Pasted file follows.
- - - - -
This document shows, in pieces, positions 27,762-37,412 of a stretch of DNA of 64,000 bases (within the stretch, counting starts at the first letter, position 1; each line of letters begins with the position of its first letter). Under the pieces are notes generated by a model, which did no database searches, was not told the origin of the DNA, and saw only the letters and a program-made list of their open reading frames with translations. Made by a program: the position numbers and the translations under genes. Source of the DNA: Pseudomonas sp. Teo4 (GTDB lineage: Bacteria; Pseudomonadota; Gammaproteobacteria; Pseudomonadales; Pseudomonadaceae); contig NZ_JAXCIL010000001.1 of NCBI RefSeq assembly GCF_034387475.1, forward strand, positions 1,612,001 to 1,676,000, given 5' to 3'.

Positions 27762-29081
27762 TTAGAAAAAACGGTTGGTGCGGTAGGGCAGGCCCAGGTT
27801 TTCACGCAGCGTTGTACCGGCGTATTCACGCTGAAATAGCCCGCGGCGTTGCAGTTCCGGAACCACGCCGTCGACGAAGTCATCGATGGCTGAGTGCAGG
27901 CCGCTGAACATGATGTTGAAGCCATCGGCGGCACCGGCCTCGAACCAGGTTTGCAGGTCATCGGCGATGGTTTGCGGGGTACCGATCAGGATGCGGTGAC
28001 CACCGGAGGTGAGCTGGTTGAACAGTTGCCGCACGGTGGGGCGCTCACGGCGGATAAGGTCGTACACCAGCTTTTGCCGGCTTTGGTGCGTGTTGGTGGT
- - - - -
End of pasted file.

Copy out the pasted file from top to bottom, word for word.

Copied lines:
This document shows, in pieces, positions 27,762-37,412 of a stretch of DNA of 64,000 bases (within the stretch, counting starts at the first letter, position 1; each line of letters begins with the position of its first letter). Under the pieces are notes generated by a model, which did no database searches, was not told the origin of the DNA, and saw only the letters and a program-made list of their open reading frames with translations. Made by a program: the position numbers and the translations under genes. Source of the DNA: Pseudomonas sp. Teo4 (GTDB lineage: Bacteria; Pseudomonadota; Gammaproteobacteria; Pseudomonadales; Pseudomonadaceae); contig NZ_JAXCIL010000001.1 of NCBI RefSeq assembly GCF_034387475.1, forward strand, positions 1,612,001 to 1,676,000, given 5' to 3'.

Positions 27762-29081
27762 TTAGAAAAAACGGTTGGTGCGGTAGGGCAGGCCCAGGTT
27801 TTCACGCAGCGTTGTACCGGCGTATTCACGCTGAAATAGCCCGCGGCGTTGCAGTTCCGGAACCACGCCGTCGACGAAGTCATCGATGGCTGAGTGCAGG
27901 CCGCTGAACATGATGTTGAAGCCATCGGCGGCACCGGCCTCGAACCAGGTTTGCAGGTCATCGGCGATGGTTTGCGGGGTACCGATCAGGATGCGGTGAC
28001 CACCGGAGGTGAGCTGGTTGAACAGTTGCCGCACGGTGGGGCGCTCACGGCGGATAAGGTCGTACACCAGCTTTTGCCGGCTTTGGTGCGTGTTGGTGGT